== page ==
When Fany Gerson's grandparents left Russia early last century they had no idea their Hanukkah table someday would be filled with chili-spiked latkes.
"It's definitely a modern thing," says Gerson, a native Mexican who also is Jewish. And latkes are just the beginning.
The pastry chef and author of "My Sweet Mexico" (Ten Speed Press, 2010) merges her cultures at every opportunity: the Hanukkah jelly donuts called "sufganiot" get filled with guava and mango; Mexican coconut sweets called "cocadas" stand in for macaroons. Matzo ball soup is garnished with cilantro, chilies and limes.
And Passover gefilte fish? Pan-fried in a tomato-chili sauce.
For many people, Mexican food ends at tortillas and beans. But centuries of influence from Spain and its contact with the Middle East have left their mark on the culinary landscape. Especially when it comes to sweets. For Gerson, it's a matter of yet more cultures being blended. And deliciously so.
"It's not that you go to Mexico and find a baklava, but you find a lot of similar flavors," Gerson says.
Mexican dessert fruits like prickly pear and guava often are dried or made into pastes, like quince and dates in the Middle East. Spanish nuns brought candy-making know how, turning loose their technique on coconut, mangoes and other native fruits, and adding puckery accents such as tamarind.
Breads began to showcase dates, pecans and Asian spices such as cinnamon. Crumbly Middle Eastern semolina cookies show up as almond flour confections called Mexican wedding cookies. And dairy from Spain merged with spices from India to create the now-iconic Latin dessert, rice pudding.
"We didn't have dairy before Spain came, and I'm not sure that the Spaniards had it before the Arabs came," Gerson says. "You see the cultural blend everywhere you go."
Gerson continues to mix and match her cultures, always creating new traditions. For Passover, when bread and other leavened items are forbidden, she concocts a flourless chocolate cake with tequila-soaked raisins.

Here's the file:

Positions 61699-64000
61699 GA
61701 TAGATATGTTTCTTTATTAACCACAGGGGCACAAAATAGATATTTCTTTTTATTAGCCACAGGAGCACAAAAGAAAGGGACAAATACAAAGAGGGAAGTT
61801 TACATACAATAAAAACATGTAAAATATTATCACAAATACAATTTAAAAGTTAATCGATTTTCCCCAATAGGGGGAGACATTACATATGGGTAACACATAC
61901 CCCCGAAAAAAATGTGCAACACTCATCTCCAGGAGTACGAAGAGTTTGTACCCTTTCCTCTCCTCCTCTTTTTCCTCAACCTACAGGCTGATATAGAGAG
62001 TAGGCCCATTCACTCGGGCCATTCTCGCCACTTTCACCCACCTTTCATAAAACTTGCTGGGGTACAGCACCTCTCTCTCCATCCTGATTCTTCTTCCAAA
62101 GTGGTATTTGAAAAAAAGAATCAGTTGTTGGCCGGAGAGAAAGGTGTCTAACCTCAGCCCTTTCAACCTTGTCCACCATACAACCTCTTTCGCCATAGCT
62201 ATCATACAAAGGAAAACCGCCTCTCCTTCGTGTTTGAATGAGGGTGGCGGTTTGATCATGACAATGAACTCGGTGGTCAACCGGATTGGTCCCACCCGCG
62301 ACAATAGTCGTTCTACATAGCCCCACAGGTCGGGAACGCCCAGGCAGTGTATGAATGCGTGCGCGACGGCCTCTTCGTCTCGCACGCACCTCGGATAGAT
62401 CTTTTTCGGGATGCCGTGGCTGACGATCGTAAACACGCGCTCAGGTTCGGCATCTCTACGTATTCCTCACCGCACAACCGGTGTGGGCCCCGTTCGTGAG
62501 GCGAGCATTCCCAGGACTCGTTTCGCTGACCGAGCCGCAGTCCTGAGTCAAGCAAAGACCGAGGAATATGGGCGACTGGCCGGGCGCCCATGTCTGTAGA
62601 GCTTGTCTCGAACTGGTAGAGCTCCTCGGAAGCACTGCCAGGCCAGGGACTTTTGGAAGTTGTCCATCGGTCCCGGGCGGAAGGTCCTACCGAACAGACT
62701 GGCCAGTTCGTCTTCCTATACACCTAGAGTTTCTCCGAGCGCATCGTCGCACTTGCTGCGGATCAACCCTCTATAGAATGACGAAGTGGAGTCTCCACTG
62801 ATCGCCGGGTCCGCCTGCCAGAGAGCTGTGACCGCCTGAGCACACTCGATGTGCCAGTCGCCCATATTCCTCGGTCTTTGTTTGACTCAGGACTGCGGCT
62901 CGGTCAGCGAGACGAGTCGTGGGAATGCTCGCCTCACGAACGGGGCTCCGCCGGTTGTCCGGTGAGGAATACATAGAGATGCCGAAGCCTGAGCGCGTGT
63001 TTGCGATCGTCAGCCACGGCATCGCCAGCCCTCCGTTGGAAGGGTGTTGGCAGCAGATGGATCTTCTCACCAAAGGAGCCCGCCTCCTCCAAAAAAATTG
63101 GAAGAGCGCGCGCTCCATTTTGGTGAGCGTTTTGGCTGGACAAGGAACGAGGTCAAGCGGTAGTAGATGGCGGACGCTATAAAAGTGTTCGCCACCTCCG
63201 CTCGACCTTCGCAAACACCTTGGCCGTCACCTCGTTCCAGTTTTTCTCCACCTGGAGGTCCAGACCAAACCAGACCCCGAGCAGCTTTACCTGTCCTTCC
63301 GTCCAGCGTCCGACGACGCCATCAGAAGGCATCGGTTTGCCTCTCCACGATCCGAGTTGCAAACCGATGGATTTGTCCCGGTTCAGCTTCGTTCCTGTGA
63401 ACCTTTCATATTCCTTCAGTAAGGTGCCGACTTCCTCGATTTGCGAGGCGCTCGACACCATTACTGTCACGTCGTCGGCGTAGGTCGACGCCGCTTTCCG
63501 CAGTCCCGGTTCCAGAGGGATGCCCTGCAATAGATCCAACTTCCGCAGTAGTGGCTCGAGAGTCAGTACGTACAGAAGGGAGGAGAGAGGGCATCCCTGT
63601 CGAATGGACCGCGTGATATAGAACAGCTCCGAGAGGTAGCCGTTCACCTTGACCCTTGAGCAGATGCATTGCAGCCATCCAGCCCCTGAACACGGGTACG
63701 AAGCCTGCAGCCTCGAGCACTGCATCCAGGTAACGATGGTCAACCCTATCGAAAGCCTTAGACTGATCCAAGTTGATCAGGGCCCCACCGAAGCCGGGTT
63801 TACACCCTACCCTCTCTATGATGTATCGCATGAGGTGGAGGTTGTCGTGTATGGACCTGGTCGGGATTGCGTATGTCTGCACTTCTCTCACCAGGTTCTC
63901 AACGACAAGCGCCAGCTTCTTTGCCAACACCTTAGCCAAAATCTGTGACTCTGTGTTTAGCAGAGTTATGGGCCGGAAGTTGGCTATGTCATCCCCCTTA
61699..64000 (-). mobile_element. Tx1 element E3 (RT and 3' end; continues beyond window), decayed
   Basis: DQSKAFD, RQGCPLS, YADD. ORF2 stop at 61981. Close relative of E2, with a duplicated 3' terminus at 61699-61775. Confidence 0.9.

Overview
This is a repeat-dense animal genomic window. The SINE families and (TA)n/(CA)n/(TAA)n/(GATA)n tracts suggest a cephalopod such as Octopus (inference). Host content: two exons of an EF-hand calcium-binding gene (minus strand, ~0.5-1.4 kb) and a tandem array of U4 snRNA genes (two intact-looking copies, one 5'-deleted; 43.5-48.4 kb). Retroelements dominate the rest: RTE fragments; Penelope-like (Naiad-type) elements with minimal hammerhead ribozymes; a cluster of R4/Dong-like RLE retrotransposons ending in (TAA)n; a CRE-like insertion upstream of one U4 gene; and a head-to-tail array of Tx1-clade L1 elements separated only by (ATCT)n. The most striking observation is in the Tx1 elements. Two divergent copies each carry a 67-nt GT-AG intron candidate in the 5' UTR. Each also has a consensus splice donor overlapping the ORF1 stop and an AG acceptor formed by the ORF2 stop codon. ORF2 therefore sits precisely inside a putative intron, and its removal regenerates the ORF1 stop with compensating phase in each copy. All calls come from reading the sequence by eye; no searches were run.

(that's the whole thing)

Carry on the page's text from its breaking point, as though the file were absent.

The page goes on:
"People said 'It's not Passover-ish,'" she says. "It's not Passover-ish, but it's yummy."
Start to finish: 3 hours (1 hour active)
Makes 24 pieces
Two 14-ounce cans condensed milk
12-ounce can evaporated goat's or cow's milk
6 tablespoons unsalted butter
2 teaspoons vanilla extract
Pinch of salt
Lightly coat a 9-by-9-inch baking pan with cooking spray. Line the bottom of the pan with parchment paper or foil, leaving about a 1-inch overhang on all sides.
In a medium saucepan over medium heat, combine the condensed milk, evaporated milk, butter, vanilla and salt. Heat, stirring continuously with a wooden spoon or heatproof spatula, until the mixture has thickened and starts pulling away from the sides of the pan, 30 to 40 minutes. When ready, it will slide easily out of the pan when tilted.
Pour into the prepared pan and allow to set, about 2 hours. Cut into rectangles or desired shapes.
Here are easy ways to modify the milk fudge recipe to produce a variety of flavors and colors.
— CHOCOLATE: Add 6 tablespoons of cocoa powder.
— LIME: Leave out the vanilla. Once the mixture has been removed from the heat, add 1 teaspoon of grated lime zest, 1 tablespoon lime juice and a few drops of green food coloring. Add the ingredients slowly and stir well.
— COFFEE: Add 2 teaspoons of coffee extract.
— COCONUT: Replace the evaporated milk with an equal amount of coconut milk.
— TEQUILA: Once the mixture is removed from the heat, add 1 tablespoon of white or reposado tequila. Be sure to add it slowly and stir well.
(Recipe from Fany Gerson's "My Sweet Mexico," Ten Speed Press, 2010)